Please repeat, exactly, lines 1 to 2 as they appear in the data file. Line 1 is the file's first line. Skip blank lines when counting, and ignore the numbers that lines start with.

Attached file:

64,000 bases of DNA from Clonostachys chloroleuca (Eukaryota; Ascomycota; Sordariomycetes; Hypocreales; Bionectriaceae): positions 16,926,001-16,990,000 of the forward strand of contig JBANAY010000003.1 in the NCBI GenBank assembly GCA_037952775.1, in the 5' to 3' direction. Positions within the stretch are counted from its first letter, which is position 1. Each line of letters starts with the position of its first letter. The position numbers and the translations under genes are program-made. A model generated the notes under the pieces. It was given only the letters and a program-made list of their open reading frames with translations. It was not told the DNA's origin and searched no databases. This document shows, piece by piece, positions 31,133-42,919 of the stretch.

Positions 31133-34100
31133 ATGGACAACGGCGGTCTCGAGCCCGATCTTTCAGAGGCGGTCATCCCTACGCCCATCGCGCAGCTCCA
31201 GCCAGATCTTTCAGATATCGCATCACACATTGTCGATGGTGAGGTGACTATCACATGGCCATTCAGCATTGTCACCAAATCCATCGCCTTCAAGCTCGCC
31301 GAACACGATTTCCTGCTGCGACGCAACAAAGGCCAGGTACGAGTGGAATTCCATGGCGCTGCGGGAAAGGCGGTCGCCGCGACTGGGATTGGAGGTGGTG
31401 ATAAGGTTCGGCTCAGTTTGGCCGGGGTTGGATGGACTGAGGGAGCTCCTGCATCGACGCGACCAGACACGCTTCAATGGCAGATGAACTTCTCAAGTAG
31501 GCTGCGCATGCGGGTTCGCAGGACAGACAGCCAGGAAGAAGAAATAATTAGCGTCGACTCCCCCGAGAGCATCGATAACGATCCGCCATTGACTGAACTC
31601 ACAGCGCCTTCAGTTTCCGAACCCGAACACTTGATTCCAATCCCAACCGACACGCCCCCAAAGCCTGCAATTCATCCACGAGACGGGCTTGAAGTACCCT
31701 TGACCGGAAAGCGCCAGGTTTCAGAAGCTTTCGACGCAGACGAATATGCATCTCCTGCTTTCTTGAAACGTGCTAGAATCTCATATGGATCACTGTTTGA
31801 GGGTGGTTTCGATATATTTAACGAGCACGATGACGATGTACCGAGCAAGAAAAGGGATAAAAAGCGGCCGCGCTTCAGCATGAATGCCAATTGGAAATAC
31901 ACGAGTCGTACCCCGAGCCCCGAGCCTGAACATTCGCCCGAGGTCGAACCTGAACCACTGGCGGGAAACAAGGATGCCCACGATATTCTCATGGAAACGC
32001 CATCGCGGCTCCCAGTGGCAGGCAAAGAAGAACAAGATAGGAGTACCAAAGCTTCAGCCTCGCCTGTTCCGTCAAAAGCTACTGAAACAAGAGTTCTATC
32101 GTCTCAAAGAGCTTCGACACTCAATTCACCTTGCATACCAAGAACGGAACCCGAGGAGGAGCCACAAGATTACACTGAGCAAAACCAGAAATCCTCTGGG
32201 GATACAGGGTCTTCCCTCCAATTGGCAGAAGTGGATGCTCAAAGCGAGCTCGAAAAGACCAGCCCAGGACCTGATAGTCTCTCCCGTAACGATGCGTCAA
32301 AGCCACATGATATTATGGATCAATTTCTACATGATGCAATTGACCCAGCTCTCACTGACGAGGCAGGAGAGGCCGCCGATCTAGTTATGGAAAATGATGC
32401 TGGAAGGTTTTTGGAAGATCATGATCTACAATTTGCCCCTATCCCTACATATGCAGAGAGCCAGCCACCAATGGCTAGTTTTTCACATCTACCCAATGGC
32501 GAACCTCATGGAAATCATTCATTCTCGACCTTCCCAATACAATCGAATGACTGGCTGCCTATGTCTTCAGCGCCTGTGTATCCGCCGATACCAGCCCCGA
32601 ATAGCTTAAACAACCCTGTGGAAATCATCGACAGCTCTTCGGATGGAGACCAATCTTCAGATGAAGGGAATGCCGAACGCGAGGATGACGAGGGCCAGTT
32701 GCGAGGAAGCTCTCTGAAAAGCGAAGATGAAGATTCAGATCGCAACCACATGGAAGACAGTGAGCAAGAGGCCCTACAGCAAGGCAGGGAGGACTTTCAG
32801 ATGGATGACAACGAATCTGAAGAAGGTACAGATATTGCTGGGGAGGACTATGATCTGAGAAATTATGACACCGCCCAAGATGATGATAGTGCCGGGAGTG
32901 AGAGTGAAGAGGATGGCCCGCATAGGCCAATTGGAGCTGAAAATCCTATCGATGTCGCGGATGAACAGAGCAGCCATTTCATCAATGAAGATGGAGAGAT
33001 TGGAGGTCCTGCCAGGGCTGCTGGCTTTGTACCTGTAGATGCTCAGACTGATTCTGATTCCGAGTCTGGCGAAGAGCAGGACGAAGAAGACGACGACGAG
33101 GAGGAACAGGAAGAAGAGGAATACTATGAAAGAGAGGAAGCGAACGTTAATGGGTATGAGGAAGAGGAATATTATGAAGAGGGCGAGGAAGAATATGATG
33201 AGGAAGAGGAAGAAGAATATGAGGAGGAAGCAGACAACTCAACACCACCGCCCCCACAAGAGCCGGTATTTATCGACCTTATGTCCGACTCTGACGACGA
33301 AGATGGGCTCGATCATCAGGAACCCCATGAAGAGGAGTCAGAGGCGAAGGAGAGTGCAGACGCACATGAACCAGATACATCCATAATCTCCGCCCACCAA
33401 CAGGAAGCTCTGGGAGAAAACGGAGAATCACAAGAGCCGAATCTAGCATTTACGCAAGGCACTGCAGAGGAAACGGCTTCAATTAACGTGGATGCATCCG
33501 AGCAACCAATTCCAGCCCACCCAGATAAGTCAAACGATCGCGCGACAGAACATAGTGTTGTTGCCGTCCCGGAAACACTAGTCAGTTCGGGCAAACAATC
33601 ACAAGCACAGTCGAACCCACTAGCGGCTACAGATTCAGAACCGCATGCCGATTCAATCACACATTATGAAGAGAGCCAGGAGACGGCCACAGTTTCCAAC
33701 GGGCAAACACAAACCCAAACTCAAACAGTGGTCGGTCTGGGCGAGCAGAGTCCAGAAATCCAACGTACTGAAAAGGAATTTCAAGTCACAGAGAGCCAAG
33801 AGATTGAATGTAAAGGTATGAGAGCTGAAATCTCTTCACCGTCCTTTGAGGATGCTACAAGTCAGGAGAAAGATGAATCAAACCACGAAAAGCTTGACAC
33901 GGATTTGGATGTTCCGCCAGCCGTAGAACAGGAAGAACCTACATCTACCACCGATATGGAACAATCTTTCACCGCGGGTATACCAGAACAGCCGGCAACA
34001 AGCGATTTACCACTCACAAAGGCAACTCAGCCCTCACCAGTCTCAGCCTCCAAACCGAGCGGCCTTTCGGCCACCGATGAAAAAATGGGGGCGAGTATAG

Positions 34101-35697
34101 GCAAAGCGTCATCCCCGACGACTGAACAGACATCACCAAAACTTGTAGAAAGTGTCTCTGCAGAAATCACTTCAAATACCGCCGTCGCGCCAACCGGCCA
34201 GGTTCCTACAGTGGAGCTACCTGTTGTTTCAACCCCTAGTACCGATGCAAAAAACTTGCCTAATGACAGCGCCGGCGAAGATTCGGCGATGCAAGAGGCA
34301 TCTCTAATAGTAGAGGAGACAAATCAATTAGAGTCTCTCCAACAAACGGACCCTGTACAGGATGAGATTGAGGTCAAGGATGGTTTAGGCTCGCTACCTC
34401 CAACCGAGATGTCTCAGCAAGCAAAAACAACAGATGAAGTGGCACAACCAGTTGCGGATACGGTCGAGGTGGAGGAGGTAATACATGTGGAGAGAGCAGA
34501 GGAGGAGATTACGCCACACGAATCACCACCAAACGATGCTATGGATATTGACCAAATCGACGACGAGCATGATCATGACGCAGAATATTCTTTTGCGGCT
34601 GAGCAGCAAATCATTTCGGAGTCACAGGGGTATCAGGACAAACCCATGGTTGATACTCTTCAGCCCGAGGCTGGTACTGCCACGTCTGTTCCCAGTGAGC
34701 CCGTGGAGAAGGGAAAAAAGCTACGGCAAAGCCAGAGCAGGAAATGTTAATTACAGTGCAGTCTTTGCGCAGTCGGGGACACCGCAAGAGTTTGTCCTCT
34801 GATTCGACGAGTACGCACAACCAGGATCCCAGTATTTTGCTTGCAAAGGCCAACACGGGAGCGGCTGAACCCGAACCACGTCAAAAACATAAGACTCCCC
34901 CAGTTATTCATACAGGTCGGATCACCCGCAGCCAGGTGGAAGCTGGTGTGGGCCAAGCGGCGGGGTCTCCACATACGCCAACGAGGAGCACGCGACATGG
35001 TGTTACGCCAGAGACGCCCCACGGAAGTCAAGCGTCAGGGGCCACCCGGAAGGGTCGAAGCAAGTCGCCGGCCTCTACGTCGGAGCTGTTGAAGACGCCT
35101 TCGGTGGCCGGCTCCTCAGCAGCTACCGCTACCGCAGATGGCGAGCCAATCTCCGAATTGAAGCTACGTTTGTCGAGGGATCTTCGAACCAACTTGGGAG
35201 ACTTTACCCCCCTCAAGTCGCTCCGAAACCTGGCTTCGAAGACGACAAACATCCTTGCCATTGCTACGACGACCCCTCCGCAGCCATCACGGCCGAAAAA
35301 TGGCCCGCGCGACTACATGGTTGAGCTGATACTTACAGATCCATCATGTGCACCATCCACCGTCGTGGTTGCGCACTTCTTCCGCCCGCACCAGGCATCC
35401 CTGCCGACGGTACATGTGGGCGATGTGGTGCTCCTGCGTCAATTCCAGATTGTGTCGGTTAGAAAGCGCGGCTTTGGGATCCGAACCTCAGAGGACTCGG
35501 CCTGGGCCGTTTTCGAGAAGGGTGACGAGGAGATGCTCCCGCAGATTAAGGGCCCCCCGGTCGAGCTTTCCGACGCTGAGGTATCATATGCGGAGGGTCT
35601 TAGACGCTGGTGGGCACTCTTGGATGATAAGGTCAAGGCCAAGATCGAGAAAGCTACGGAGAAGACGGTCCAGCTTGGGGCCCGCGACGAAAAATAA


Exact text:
64,000 bases of DNA from Clonostachys chloroleuca (Eukaryota; Ascomycota; Sordariomycetes; Hypocreales; Bionectriaceae): positions 16,926,001-16,990,000 of the forward strand of contig JBANAY010000003.1 in the NCBI GenBank assembly GCA_037952775.1, in the 5' to 3' direction. Positions within the stretch are counted from its first letter, which is position 1. Each line of letters starts with the position of its first letter. The position numbers and the translations under genes are program-made. A model generated the notes under the pieces. It was given only the letters and a program-made list of their open reading frames with translations. It was not told the DNA's origin and searched no databases. This document shows, piece by piece, positions 31,133-42,919 of the stretch.

Positions 31133-34100